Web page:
1.  Whether the Appellants directly discriminated against the Respondent, on the grounds of sexual orientation, contrary to the Equality Act (Sexual Orientation) Regulations (NI) 2006 ("the 2006 Regulations"), by refusing to make a cake decorated with the words "Support Gay Marriage".

2.  Whether the Appellants directly discriminated against the Respondent, on the grounds of religious and political belief, contrary to the Fair Employment and Treatment (NI) Order 1998 (the "1998 Order"), by refusing to make a cake decorated with the words "Support Gay Marriage".

3.   If the Appellants did unlawfully discriminate on any of these grounds, whether the relevant provisions of the 2006 Regulations or the 1998 Order breached the Appellants’ rights under Articles 9 and/or 10 of the European Convention on Human Rights (“the Convention”), separately or together with Article 14 of the Convention.

4.  If the Appellants did unlawfully discriminate on the ground of sexual orientation, whether in the light of the prohibition of discrimination on the grounds of political opinion or religious belief contained in section 24(1)(c) of the Northern Ireland Act 1998 (‘NI Act 1998’), there was power to make, confirm or approve Regulation 5 of the 2006 Regulations, insofar as Regulation 5 imposes civil liability for the refusal to express a political opinion or to express a view on a matter of public policy contrary to the religious belief of the person refusing to express that view.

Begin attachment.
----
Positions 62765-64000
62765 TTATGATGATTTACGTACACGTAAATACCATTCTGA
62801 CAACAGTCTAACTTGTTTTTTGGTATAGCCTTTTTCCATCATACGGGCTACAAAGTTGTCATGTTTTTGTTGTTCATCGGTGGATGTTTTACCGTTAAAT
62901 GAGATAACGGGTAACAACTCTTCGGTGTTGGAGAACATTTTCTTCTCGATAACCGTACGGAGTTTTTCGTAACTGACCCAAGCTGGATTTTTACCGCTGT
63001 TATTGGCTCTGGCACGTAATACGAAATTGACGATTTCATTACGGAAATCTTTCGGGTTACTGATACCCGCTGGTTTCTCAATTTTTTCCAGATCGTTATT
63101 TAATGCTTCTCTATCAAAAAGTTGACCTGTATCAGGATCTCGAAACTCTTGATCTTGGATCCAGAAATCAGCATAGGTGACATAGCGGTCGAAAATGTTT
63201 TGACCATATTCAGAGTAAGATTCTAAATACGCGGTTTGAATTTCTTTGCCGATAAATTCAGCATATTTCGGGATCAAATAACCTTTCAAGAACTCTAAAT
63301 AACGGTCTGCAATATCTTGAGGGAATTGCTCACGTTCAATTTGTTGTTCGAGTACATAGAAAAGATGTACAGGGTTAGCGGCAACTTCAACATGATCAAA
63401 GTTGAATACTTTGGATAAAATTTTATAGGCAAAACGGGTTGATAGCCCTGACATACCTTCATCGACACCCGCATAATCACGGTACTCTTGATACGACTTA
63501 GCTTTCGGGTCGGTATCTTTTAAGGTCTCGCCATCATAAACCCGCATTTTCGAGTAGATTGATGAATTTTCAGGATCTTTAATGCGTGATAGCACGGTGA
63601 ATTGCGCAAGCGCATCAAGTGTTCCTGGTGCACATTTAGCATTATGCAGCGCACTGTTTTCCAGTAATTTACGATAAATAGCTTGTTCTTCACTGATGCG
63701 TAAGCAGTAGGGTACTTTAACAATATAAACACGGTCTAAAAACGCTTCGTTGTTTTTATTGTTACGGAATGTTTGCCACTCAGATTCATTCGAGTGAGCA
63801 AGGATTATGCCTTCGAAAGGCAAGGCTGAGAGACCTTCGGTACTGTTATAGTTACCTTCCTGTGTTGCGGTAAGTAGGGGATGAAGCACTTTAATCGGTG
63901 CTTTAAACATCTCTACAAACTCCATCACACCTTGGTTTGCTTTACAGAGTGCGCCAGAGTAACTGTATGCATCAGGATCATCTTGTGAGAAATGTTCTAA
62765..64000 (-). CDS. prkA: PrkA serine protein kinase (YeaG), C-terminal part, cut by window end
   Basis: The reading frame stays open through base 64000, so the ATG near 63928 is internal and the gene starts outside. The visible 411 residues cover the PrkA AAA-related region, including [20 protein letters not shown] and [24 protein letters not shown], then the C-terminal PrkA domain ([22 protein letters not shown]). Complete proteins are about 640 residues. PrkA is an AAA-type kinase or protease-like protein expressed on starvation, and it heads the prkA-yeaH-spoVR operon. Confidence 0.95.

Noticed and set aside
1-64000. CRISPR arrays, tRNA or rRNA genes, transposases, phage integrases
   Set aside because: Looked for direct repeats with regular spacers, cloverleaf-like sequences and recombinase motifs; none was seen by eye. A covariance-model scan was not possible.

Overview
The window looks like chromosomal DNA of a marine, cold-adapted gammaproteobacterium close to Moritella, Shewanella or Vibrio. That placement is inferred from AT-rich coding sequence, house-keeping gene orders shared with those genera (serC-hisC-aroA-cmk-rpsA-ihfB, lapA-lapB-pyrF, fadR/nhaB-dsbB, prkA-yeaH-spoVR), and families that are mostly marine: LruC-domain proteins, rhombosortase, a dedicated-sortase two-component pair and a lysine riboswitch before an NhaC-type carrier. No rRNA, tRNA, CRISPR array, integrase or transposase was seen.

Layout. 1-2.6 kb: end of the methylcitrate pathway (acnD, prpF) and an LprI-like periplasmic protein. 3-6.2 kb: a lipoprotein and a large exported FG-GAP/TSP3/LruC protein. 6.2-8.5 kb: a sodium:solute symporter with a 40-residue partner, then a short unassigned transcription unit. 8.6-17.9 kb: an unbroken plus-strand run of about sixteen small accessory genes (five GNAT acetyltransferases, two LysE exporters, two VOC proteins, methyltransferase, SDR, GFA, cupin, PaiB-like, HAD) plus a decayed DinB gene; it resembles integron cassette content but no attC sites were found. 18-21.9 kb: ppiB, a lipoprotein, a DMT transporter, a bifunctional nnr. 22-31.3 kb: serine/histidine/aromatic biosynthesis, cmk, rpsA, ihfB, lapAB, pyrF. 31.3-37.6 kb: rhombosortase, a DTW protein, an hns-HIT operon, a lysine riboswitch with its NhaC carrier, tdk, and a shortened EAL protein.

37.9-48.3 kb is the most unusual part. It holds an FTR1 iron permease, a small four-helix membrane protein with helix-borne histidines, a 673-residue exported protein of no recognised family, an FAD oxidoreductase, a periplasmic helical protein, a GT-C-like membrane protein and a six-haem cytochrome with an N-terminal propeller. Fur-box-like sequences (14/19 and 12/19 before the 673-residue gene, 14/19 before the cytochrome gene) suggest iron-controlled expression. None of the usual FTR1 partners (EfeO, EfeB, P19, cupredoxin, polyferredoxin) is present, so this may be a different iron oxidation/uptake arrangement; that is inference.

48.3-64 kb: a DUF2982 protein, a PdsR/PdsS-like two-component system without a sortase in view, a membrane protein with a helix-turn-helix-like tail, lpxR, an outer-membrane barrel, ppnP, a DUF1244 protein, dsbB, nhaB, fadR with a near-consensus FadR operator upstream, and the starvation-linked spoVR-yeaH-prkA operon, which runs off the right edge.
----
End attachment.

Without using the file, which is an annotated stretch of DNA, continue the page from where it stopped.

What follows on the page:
5.   If the Appellants did unlawfully discriminate on the ground of sexual orientation, whether in the light of section 24(1)(a) of the NI Act 1998, and Articles 9, 10 and 14 of the Convention, there was power to make Regulation 5 of the 2006 Regulations.

6.  If the Appellants did unlawfully discriminate on the grounds of religious belief or political opinion, whether in the light of the prohibition in section 17 of the Northern Ireland Constitution Act 1973 (‘NICA 1973’), Article 28 of the 1998 Order is void insofar as Article 28 imposes civil liability for the refusal to express a political opinion or to express a view on a matter of public policy contrary to the religious belief of the person refusing to express that view.